otter surfboards wooden bodysurfing handplane and pair of da fin swim fins propped up against a wooden door in hossegor

Becoming A Sea Otter

Words by Ru Hill, images by Mat Arney, Kerianne Kreger & film by Kerianne Kreger/Surf Simply

The Pecking Order: SUP; long board; short board; body board; hand plane.

Choosing the smallest piece of surf equipment almost seems self-sabotaging in an environment that already works the ego. Despite the humble handplane being last in line, I still love with them and their endless benefits.

Some facts: I love having things that no one else has; I like doing things on my own; I was in need of a winter project.

I immediately thought of Mat Arney (Surf Simply’s Magazine editor), who is always up for chllenges as such. Mat and James Otter (owner of Otter Surfboards) have been working together for ages and I’ve always admired their work.

I’ve dreamt of visiting Otter Surfboard’s workshop in Cornwall, England, to make my own wooden surf craft and appear in the obligatory photo with my new toy in front of the big blue workshop doors.

A trip to the UK wasn’t in the cards any time soon though, so I asked Mat and James if they’d humor me in creating a “home study” program. They agreed and shipped out to me two of their wooden handplane blanks, with concave already set in to them and various template options drawn on, their special straps made from old car seat belts and wetsuit offcuts, some basic instructions and a shopping list for the tools that I’d need.  My spare time for the foreseeable future soon became occupied with sawing, sanding and applying oil to these beautiful, customized planks of wood.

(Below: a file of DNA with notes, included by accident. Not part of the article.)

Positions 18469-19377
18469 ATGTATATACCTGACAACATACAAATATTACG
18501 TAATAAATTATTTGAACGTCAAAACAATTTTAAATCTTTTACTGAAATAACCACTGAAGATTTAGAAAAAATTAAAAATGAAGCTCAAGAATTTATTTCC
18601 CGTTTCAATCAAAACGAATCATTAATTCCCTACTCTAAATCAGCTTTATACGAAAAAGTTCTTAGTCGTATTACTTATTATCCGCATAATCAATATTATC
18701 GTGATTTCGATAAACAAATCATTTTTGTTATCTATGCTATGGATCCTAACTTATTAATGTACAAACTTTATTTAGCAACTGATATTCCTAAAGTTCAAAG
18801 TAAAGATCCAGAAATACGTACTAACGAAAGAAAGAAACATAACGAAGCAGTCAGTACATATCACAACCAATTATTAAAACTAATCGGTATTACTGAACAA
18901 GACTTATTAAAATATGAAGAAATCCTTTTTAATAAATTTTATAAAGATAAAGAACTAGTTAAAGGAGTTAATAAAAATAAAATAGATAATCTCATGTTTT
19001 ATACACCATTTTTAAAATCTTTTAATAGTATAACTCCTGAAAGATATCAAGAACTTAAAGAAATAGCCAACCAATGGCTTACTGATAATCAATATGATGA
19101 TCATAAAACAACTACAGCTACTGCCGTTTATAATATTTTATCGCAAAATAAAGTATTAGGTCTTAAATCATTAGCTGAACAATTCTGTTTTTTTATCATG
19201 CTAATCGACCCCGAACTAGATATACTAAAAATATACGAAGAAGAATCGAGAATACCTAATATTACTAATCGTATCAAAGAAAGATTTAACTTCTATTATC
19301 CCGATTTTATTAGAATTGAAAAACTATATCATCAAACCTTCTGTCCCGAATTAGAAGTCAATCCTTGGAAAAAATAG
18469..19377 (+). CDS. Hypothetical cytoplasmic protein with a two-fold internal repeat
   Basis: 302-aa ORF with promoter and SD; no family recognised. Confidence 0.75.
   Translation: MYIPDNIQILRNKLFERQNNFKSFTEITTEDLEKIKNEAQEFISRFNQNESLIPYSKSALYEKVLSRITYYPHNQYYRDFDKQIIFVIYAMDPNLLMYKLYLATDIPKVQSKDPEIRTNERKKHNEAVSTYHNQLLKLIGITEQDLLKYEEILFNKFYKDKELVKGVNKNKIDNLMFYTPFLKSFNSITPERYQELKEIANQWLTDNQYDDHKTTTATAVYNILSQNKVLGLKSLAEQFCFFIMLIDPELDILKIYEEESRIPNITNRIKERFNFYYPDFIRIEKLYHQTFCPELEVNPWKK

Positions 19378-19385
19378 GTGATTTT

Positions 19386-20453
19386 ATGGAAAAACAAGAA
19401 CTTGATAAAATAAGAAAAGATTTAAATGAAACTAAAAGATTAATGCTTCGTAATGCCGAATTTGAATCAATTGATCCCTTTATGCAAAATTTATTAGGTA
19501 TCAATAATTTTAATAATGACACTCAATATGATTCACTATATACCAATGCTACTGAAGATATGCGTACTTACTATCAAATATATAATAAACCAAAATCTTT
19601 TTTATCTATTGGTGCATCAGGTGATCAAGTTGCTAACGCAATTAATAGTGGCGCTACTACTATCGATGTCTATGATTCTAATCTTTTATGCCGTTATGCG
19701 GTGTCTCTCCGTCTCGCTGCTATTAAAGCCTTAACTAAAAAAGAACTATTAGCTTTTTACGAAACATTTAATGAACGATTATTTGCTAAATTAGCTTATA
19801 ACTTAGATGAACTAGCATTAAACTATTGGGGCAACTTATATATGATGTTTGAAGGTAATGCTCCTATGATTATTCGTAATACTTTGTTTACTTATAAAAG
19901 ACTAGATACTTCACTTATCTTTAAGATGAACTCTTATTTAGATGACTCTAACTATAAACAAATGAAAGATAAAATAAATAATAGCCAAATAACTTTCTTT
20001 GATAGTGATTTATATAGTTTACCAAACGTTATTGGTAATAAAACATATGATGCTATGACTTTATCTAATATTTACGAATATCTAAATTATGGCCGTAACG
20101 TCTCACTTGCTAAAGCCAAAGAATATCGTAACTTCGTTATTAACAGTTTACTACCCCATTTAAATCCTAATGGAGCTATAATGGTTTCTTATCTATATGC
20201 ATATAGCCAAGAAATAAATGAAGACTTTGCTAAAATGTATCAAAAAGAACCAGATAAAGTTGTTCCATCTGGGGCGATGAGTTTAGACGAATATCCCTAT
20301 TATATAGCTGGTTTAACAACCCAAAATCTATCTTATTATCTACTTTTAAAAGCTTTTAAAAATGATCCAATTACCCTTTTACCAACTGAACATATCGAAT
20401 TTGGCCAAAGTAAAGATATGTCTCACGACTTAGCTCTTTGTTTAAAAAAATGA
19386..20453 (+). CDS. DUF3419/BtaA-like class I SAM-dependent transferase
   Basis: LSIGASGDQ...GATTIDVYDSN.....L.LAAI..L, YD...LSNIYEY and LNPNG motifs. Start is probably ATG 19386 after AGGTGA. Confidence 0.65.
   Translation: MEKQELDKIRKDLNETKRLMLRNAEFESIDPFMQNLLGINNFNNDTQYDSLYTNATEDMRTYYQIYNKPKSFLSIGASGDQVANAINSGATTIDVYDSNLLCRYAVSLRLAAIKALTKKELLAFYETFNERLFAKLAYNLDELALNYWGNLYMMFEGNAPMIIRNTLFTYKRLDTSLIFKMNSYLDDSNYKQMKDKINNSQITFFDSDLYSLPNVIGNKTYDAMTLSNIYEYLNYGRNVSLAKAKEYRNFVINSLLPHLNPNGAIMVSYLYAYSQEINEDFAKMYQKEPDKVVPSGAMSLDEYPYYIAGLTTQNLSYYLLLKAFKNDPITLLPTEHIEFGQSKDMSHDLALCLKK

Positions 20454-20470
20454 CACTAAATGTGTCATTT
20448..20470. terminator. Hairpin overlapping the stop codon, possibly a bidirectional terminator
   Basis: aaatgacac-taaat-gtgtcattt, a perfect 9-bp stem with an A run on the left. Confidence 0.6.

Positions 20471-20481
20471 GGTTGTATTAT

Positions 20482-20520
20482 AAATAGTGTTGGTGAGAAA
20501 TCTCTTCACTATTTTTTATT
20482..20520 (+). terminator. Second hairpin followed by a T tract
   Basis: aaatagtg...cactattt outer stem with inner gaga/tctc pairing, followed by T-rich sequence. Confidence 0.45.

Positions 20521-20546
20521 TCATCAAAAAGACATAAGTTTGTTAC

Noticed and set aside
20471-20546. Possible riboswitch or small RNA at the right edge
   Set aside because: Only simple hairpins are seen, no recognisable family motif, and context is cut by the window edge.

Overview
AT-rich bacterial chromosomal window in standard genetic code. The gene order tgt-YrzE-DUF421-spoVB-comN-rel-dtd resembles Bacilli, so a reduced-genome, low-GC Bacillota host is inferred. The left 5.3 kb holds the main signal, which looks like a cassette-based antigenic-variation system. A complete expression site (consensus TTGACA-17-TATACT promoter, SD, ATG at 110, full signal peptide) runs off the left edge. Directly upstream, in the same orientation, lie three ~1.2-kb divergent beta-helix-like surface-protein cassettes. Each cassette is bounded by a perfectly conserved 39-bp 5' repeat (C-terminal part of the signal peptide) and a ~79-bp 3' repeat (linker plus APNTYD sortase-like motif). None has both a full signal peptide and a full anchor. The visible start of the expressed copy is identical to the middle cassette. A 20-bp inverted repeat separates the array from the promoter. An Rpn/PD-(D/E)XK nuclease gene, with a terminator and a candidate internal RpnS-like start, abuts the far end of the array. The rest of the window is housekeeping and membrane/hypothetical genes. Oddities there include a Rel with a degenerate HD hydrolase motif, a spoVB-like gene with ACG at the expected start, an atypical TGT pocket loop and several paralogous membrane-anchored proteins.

To keep it interesting, instead of buying the recommended tools, I improvised by buying the cheapest handsaw in the hardware store. Having never been allowed to use scissors whilst unsupervised as a child, I knew that getting through this project without losing a finger would be an added success.

I spent a day or two hacking away at my two planks of wood, finally starting to see a vague shape… then I caved and took my friend up on an offer to use his bandsaw.

It would be quick, but way more dangerous. With proper supervision and safety goggles, I was able to make cleaner cuts that were a lot closer to the outline I was going for.

Once the cuts were made, rough sandpaper helped me to complete the shape of the handplanes, and I used finer paper to smooth out all the rough spots. After a few coats of oil, I screwed on the straps and the only thing that was left was finding a wave.

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